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I am doing some renovations in my basement and noticed that the metal columns aren't centered on one main beam but centered on the gap between two beams. You can see it in the picture below (with the wood block above it splitting in the middle I might add)

enter image description here

Shouldn't the metal column be centered on one main beam instead of spanning two? Or is there a reason why it would be spanning two beams? It is a modular home, if that makes a difference.

This other photo is a picture farther down, just showing that the gap spans the entire length of the house. The other beam is centered on it as well.

enter image description here

The house was built in 2004. I'm wondering if they did something "unique" here that I should be concerned about.

  • It looks like 2 walls above are connecting the house sections so they split the support to vary both. – Ed Beal Oct 27 '17 at 19:11
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It is okay for a steel column to support two separate beams, but the steel plate on the top of your column isn't designed to do that.

The builder should have added a column cap on top of the column, and I suggest adding one now. You basically need to jack up both beams so you have a small gap, and then push the column cap in there and release the jacks. If that's something that sounds way over your head, a remodeling contractor should have experience doing stuff like that.

It looks like you have a 2 ply beam, then a 1" gap, then a 3 ply beam. Is that correct? That should be around 8.5" wide, and a Simpson CCOQ9-SDS2.5 is 8.875" wide so that should work here. People usually weld this to the top of the steel plate on the column, but however you attach it to the column will be better than what you currently have.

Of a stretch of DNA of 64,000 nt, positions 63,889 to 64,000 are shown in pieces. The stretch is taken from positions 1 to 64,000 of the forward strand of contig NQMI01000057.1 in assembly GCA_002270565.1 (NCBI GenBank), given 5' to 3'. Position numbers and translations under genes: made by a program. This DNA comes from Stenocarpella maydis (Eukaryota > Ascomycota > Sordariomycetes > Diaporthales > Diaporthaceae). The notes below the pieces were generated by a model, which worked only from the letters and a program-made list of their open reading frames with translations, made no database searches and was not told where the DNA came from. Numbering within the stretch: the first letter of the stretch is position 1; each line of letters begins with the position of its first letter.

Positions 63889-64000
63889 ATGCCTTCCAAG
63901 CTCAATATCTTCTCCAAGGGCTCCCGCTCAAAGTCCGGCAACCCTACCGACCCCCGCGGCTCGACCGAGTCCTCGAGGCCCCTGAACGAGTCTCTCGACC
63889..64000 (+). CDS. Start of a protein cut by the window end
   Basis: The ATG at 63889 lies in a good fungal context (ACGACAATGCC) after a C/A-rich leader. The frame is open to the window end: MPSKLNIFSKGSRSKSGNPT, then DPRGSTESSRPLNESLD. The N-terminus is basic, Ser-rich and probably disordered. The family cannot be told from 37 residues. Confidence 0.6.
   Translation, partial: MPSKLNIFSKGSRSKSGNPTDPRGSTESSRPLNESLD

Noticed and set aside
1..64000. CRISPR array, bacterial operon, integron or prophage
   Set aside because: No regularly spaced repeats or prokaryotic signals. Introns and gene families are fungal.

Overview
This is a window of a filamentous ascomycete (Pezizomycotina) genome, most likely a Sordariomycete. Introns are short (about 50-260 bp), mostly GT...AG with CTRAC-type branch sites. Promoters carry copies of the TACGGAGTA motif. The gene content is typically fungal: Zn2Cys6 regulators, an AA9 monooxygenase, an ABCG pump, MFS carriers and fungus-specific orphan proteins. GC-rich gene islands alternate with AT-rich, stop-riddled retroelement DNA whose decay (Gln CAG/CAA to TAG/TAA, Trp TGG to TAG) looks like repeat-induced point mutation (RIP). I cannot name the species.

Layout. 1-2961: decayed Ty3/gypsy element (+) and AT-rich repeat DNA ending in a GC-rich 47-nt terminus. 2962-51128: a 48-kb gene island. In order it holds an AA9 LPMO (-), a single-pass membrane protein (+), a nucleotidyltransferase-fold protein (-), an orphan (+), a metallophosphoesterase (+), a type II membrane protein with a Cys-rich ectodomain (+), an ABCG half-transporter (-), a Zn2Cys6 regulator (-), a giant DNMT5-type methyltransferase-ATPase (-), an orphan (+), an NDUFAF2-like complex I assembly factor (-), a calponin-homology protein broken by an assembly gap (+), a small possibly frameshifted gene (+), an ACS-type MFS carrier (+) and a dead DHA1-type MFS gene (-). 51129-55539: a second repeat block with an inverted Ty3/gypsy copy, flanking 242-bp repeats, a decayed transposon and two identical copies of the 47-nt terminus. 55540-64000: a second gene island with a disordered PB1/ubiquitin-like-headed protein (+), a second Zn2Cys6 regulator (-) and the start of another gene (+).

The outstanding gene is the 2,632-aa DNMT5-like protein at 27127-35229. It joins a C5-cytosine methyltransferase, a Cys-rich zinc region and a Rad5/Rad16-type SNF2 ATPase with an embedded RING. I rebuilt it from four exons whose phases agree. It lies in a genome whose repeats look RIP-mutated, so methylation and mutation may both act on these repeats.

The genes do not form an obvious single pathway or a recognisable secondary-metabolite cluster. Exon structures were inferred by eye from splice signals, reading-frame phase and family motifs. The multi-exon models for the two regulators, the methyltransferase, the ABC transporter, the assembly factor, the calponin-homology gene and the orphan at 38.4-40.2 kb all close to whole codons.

The column cap I referenced is 1/4" thick (3 gauge steel), so that's enough of a height difference that you would probably want to replace the steel column with a shorter one, and also center it better while you're replacing it. You could probably cut 1/4" off your current one and weld the column cap to it, but just do whatever is easier or seems safer. On the other hand, raising everything 1/4" might not be a big deal to you.

https://www.strongtie.com/sdsscrewcolumncaps_columncaps/ccq-eccq_productgroup_wcc/p/ccq.eccq

Simpson CCOQ9-SDS2.5

  • Thanks, that makes sense. So I guess my next question is how vital is it that I add the cap? I would need to hire someone, so I'm wondering how bad would it be to leave as is? – ColdDrink Nov 1 '17 at 13:47
  • It looks like the most likely failure mode would be if these beams separate and fall off the steel beam, so adding metal straps across the bottom might prevent that. The next failure point is that these beams are only half supported, so hopefully there are nails or screws keeping the multiple plies of each beam together. If not you might've want to add them if you have access to the face of the beams. Something like 2 rows of 16d nails at 16" oc or something would be fine if there isn't anything there already. If it was me I would at least put a 1/4" steel plate if not the whole column cap. – Dotes Nov 1 '17 at 20:56

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